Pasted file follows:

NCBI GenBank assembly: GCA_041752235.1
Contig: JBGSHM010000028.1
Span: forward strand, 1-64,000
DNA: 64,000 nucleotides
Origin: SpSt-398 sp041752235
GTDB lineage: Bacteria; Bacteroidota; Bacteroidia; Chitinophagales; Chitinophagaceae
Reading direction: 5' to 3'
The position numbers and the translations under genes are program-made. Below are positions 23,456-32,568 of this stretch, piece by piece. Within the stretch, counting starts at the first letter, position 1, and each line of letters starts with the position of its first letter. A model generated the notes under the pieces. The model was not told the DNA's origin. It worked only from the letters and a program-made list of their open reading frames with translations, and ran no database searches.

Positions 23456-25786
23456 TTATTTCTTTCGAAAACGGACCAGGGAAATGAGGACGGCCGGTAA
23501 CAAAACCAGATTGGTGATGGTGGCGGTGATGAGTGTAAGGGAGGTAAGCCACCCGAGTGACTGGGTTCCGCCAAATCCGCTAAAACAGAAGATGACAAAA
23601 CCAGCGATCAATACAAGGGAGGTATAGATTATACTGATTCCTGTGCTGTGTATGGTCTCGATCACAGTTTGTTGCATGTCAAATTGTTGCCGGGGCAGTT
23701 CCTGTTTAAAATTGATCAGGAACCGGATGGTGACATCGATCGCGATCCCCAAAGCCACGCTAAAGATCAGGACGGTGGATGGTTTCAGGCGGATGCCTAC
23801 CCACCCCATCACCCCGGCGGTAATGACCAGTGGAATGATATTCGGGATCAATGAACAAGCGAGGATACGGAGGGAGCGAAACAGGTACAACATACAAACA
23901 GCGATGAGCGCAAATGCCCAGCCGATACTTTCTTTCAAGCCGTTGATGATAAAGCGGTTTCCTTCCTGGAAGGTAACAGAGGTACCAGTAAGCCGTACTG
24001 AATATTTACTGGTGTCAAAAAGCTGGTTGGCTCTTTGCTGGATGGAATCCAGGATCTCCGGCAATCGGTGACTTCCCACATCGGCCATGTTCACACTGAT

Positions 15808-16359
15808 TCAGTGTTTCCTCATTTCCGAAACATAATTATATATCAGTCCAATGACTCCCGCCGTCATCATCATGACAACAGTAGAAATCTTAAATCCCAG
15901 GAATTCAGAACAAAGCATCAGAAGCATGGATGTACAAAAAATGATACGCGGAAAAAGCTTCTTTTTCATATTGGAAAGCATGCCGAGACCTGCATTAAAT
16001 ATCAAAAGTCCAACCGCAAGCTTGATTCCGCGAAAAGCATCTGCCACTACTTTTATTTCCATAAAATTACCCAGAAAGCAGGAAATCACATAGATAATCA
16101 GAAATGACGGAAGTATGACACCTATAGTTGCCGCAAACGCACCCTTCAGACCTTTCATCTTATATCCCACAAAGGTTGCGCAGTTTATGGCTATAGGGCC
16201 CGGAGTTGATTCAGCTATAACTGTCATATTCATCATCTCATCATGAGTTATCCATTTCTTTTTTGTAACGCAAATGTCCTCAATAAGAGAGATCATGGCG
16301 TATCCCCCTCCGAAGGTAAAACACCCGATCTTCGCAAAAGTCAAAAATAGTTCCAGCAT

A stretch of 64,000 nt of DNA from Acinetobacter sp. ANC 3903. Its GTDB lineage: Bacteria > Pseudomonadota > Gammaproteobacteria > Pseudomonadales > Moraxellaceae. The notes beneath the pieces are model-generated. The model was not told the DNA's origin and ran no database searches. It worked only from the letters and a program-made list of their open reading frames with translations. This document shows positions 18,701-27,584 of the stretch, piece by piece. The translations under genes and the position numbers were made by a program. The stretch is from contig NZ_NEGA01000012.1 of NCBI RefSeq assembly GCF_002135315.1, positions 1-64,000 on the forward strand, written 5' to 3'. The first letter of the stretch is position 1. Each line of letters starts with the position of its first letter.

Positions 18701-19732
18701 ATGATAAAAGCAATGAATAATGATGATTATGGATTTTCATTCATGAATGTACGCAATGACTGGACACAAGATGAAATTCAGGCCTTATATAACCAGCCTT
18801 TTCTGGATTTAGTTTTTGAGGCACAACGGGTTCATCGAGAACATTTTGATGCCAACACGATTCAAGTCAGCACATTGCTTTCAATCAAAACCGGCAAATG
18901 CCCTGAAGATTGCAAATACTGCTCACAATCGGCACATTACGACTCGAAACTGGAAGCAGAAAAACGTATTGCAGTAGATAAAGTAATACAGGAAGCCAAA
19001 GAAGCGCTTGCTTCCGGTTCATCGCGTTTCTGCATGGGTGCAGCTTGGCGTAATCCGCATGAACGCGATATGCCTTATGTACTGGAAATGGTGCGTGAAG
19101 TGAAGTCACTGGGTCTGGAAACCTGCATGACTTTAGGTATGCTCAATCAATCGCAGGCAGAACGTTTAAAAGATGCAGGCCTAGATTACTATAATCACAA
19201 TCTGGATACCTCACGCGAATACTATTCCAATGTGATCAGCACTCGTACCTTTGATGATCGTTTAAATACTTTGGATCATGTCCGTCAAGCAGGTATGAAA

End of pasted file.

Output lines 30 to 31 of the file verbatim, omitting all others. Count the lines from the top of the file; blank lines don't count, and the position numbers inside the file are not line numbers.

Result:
19101 TGAAGTCACTGGGTCTGGAAACCTGCATGACTTTAGGTATGCTCAATCAATCGCAGGCAGAACGTTTAAAAGATGCAGGCCTAGATTACTATAATCACAA
19201 TCTGGATACCTCACGCGAATACTATTCCAATGTGATCAGCACTCGTACCTTTGATGATCGTTTAAATACTTTGGATCATGTCCGTCAAGCAGGTATGAAA